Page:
A judge on Tuesday voided the conviction of Bowe Bergdahl, an American soldier who was captured during the War in Afghanistan and held hostage by the Taliban for five years. File Photo Courtesy of the U.S. Army/UPI
July 26 (UPI) — A federal judge has voided the 2017 court-martial conviction of Bowe Bergdahl due to conflicts of interest of the judge presiding over the case. The decision could pave the way for a potential second trial of the former U.S. Army sergeant who was held captive five years by the Taliban in Afghanistan.
Bergdahl pleaded guilty on Oct. 16, 2017, to desertion and misbehavior before the enemy and sentenced the next month by Judge Jeffery Nance to dishonorable discharge and to forfeit $10,000 in pay over leaving his post in Afghanistan in 2009.
In his ruling Tuesday, Judge Reggie Walton of the Federal District Court for the District of Columbia vacated all judgements against Bergdahl after Oct. 16, 2017, which is when Bergdahl pleaded guilty and the date that Nance had applied to be an immigration judge under then-President Donald Trump who had repeatedly criticized the former Taliban captive as a traitor who deserved the death penalty.
Walton said that while the Justice Department was not involved in the court-martial proceedings, Trump, the ultimate authority of the agency who would determine Nance’s application for immigration judge, had shown that he had interest in the case’s outcome.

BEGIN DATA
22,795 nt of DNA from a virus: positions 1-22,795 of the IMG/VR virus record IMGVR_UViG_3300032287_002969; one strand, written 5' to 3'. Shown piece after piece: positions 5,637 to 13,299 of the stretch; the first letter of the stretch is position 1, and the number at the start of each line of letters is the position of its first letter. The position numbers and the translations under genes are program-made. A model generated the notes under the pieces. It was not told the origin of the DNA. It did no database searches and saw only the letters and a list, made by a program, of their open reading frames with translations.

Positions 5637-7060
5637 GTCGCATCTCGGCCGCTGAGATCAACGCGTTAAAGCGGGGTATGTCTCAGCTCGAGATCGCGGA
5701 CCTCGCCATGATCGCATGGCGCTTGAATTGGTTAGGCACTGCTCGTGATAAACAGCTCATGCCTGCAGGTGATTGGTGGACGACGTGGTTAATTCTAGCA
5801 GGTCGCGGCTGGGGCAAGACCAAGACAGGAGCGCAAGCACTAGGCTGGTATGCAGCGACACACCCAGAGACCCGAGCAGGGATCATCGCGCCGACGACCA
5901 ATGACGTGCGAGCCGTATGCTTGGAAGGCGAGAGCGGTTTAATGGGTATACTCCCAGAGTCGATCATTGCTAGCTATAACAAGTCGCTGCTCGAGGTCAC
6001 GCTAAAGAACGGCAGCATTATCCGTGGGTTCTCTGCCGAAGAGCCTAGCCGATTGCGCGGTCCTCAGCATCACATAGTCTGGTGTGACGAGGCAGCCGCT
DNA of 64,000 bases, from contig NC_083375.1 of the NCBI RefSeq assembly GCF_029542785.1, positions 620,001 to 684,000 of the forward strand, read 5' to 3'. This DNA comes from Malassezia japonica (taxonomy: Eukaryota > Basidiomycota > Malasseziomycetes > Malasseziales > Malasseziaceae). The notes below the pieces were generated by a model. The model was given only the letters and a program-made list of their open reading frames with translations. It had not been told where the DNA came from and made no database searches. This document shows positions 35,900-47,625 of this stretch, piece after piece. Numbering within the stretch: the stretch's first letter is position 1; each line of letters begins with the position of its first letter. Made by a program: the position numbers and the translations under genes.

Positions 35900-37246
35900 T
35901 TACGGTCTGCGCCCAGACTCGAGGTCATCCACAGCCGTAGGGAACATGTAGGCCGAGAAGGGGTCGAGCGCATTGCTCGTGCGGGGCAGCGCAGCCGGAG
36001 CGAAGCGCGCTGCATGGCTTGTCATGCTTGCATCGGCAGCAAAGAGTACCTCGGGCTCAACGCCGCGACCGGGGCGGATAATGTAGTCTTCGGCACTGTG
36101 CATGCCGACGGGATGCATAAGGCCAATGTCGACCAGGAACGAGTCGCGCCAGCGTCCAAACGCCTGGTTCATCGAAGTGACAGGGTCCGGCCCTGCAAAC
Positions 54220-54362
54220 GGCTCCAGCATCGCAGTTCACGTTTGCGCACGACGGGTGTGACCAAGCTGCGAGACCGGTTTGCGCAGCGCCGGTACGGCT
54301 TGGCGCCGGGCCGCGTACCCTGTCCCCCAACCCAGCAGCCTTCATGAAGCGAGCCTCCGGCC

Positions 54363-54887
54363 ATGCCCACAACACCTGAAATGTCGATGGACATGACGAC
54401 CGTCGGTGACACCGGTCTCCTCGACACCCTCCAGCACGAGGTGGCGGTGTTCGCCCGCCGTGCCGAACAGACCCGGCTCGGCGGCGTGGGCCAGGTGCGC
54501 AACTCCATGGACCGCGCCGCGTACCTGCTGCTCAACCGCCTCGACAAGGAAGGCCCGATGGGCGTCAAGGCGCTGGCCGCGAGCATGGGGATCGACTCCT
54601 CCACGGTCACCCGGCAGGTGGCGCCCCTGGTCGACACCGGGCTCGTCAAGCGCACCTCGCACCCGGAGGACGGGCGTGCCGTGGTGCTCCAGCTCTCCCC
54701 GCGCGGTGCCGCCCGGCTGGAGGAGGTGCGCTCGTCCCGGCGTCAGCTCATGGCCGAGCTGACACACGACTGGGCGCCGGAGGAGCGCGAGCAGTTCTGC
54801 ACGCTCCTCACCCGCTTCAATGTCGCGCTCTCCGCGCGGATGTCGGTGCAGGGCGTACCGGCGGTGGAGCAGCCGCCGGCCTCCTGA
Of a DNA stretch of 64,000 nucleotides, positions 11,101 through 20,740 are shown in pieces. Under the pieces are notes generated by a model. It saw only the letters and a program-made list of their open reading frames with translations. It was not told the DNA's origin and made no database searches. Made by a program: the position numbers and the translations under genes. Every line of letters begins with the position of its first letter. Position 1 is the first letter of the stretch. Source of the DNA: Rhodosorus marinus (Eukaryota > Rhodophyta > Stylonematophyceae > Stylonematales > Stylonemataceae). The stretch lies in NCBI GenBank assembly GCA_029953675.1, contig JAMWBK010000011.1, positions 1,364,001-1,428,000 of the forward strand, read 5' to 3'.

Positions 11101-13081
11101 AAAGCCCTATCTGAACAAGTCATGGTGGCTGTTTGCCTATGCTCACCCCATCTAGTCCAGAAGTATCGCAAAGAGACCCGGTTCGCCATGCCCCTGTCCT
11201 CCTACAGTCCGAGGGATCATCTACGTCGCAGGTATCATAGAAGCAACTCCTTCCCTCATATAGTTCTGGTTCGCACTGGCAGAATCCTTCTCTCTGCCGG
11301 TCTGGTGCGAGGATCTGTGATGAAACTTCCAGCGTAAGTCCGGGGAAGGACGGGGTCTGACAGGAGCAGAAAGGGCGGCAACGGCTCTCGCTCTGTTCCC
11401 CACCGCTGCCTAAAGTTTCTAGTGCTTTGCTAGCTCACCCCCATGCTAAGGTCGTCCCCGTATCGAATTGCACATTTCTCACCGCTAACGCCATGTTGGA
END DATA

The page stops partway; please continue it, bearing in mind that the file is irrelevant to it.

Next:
He continued that the court concludes that based on Nance’s application to an execute branch position that any reasonable person could deduce that the judge’s impartiality was jeopardized.
“This case presents a unique situation where the military judge might be inclined to appeal to the president’s expressed interest in the plaintiff’s conviction and punishment when applying for the immigration judge position,” Walton wrote in his 63-page ruling.
He added that while Nance should have disclosed his job application as potential grounds for his disqualification from the case, the court does not state there was actual bias in his ruling only that the facts present “an appearance of partiality,” which is enough of a reason to side with Bergdahl.
“Consequently, the judgment of the military judge regarding the plaintiff’s court-martial is rendered void,” he said.
Bergdahl was captured by a Taliban-aligned group of guerrilla fighters after he left his base in Afghanistan around midnight June 29, 2009. He said he was captured as he was attempting to reach leadership to report poor conditions within his unit.
He remained the Taliban’s captive five years, and his release was secured late May 2014 as part of a prisoner exchange involving five Taliban members being held at the controversial Guantanamo Bay prison camp in Cuba.